In February of 2018 I wrote a blog post titled “#wakeupweightwatchers. This post was about the anger and frustration I felt after learning that Weight Watchers (now called WW which still means the same thing…) was offering free memberships to teenagers for the summer. I was appalled at this company’s blatant attempt to get customers for life (sign a kid up at 15yrs old…average life span is 74yrs old…that is almost 60yrs of a paying customer. A lot of businesses would be ecstatic for that). Who knew that they would do something that would actually trump my frustration and anger with them (who will not be named for the remainder of this piece).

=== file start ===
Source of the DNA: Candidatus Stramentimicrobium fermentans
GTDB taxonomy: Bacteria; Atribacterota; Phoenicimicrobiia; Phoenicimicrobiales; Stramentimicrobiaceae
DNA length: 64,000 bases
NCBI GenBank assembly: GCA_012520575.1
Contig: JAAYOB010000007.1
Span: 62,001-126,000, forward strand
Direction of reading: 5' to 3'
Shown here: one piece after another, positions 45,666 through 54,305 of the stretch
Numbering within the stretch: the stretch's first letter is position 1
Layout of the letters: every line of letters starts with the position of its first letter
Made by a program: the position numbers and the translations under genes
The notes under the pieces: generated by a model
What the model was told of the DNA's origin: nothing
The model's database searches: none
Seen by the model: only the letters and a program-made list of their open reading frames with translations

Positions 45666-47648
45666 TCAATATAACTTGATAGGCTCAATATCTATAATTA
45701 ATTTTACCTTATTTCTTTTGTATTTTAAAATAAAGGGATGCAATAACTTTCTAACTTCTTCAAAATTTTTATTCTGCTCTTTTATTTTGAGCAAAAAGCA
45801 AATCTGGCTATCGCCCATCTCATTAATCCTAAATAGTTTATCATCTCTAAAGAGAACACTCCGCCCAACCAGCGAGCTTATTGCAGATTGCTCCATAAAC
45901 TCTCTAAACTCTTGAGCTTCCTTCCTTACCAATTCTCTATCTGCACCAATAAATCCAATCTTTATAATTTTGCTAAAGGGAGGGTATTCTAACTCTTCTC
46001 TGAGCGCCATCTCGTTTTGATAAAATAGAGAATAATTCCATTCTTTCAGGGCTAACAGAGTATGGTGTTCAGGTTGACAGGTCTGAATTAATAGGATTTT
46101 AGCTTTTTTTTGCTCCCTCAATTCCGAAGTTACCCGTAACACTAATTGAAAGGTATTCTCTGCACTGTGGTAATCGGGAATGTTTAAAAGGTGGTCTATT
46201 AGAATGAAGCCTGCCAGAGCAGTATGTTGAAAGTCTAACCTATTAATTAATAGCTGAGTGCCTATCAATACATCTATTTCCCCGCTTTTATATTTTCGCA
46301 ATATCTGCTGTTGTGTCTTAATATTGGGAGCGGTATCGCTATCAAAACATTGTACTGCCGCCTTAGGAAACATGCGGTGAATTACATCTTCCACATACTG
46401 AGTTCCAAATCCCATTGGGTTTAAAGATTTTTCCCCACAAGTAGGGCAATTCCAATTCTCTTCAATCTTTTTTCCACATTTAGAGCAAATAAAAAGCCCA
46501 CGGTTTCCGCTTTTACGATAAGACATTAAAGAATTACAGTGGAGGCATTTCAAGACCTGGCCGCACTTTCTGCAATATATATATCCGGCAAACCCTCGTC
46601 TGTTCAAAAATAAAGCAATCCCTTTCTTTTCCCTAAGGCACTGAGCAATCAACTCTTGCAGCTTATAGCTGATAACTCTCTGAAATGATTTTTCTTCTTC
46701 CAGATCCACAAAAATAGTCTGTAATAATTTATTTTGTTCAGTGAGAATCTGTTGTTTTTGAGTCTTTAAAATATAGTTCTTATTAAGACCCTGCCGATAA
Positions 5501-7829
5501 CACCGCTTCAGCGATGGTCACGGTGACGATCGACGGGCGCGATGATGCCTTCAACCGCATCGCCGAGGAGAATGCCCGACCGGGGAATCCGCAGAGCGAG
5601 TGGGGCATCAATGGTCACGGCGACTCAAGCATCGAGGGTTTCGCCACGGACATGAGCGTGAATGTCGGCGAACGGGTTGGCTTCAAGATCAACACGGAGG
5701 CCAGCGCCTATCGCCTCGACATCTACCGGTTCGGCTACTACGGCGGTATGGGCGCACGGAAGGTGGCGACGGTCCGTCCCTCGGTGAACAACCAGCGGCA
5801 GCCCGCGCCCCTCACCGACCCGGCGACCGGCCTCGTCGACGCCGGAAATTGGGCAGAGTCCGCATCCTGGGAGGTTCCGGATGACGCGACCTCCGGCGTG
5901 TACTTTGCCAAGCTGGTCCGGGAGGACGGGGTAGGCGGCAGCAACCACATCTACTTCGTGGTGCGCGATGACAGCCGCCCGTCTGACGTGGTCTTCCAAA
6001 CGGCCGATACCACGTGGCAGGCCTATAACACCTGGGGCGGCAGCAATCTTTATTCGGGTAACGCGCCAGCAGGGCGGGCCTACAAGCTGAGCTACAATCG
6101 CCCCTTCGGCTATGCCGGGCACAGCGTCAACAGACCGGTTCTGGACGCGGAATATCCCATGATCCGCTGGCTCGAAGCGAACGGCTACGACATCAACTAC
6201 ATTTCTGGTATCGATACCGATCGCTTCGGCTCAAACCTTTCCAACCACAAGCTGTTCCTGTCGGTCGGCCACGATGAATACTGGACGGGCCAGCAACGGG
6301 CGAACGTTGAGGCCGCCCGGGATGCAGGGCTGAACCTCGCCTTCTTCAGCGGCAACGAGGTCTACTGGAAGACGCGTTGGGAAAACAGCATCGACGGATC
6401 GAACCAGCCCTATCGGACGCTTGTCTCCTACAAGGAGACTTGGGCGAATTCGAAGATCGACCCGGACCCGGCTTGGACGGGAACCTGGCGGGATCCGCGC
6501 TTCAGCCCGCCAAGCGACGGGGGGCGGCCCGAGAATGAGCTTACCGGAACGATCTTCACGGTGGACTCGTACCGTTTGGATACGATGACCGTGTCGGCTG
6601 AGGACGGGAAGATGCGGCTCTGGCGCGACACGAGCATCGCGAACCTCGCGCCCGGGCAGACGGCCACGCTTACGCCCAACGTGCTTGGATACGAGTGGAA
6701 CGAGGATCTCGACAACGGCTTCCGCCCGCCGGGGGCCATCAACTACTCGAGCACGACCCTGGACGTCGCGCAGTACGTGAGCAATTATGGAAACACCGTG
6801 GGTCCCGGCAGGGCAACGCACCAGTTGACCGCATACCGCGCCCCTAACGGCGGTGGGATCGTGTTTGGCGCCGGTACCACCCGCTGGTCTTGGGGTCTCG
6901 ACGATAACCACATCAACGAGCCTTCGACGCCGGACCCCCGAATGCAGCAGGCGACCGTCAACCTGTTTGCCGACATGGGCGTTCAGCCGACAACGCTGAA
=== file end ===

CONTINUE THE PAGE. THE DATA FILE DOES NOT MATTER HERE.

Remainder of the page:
This past week the above mentioned company launched an app (which I do not want to give space to name either) targeted at children as young as 8 (yes…you read that correctly. Kids in grades 2 to 3 in Canada to put it in perspective for you). This app says it is to create an “increase healthy behaviours” yet it looks more like an app to assist in weight loss of growing children . The company will argue that the point is to not get kids to lose weight but to change how they eat and move. However, they have before and after pictures of kids showing weight loss on the app. No seriously. You read that correctly. They have before and after pictures of kids showing weight loss along with random captions saying things about “how much better their lives are now that they are smaller bodied”- along with captions of how much weight was lost (or how many points of the BMI scale they moved). Upon seeing this on social media I went down the proverbial rabbit hole to discover what the actual f was going on. The more I read, the angrier I got. I really wanted to articulate my thoughts on this matter but I was struggling to put together a piece that wouldn’t have so much swearing that it would get an “R” rating if it were a movie. Not only is this app terrible for kids and teens but all the press about it is triggering those who have lived through the very real experience of having an eating disorder after living through programs by this company and others. So, I was going to write about how stupid it is to have a traffic light system for foods and how it creates a binary thought process to food that will likely stick with them for life. (A side note- I can’t even beginning to understand the rational that they are using giving the foods the colour system they are using— What is the criteria?!?! hmmmm I wonder how it relates to the equally undesirable points system) Then I thought about writing how tracking exercise leads to painful relationships with movement that can stick with humans for life. Then I thought about writing about how much research we have that shows that dieting and trackers place individuals at much higher risk for eating disorders. So many topics! So much damage being done! There are amazing pieces that have been written on these already. There are some incredible superstars sharing- I will attempt to add links at the end of this post as they become available or you can google… Instead of all those incredibly important topics I have decided I want to write about how rampant fat phobia and weight stigma has gotten us to a place where an app like this would make it past various levels of marketing individuals, business people and likely others that I do not even know exist. How have we, as a society, gotten to a place that it is ok to commit this violence against bodies? Because this is what this is. Violence. Kids are being told that their bodies are not worthy of existing as is. They are being told that the foods that they enjoy or are provided to them by their families (I am not sure how many households have the purchasing of food and preparation of food being done by an 8 year old however this is an example of why I think we need to acknowledge the role that socio-economic status, family status and social factors play into how children are being fed) are not appropriate and that they need to change their eating to be worthy. I ask again…How is this even remotely ok??